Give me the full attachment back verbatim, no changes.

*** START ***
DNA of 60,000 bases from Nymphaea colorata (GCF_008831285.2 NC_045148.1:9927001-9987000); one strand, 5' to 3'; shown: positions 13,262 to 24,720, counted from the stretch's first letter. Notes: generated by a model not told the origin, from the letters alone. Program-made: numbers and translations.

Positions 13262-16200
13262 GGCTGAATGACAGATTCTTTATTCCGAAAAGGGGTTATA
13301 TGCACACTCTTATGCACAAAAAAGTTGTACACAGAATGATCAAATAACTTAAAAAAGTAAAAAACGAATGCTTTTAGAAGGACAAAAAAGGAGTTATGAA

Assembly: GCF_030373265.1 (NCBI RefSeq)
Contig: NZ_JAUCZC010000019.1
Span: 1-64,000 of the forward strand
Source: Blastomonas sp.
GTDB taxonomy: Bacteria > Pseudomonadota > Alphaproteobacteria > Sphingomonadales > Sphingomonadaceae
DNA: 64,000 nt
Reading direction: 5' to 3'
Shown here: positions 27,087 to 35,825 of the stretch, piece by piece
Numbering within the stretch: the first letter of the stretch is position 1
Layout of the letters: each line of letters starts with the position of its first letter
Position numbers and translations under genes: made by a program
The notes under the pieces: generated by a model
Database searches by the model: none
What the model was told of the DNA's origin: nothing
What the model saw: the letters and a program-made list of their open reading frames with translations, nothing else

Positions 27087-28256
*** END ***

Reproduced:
DNA of 60,000 bases from Nymphaea colorata (GCF_008831285.2 NC_045148.1:9927001-9987000); one strand, 5' to 3'; shown: positions 13,262 to 24,720, counted from the stretch's first letter. Notes: generated by a model not told the origin, from the letters alone. Program-made: numbers and translations.

Positions 13262-16200
13262 GGCTGAATGACAGATTCTTTATTCCGAAAAGGGGTTATA
13301 TGCACACTCTTATGCACAAAAAAGTTGTACACAGAATGATCAAATAACTTAAAAAAGTAAAAAACGAATGCTTTTAGAAGGACAAAAAAGGAGTTATGAA

Assembly: GCF_030373265.1 (NCBI RefSeq)
Contig: NZ_JAUCZC010000019.1
Span: 1-64,000 of the forward strand
Source: Blastomonas sp.
GTDB taxonomy: Bacteria > Pseudomonadota > Alphaproteobacteria > Sphingomonadales > Sphingomonadaceae
DNA: 64,000 nt
Reading direction: 5' to 3'
Shown here: positions 27,087 to 35,825 of the stretch, piece by piece
Numbering within the stretch: the first letter of the stretch is position 1
Layout of the letters: each line of letters starts with the position of its first letter
Position numbers and translations under genes: made by a program
The notes under the pieces: generated by a model
Database searches by the model: none
What the model was told of the DNA's origin: nothing
What the model saw: the letters and a program-made list of their open reading frames with translations, nothing else

Positions 27087-28256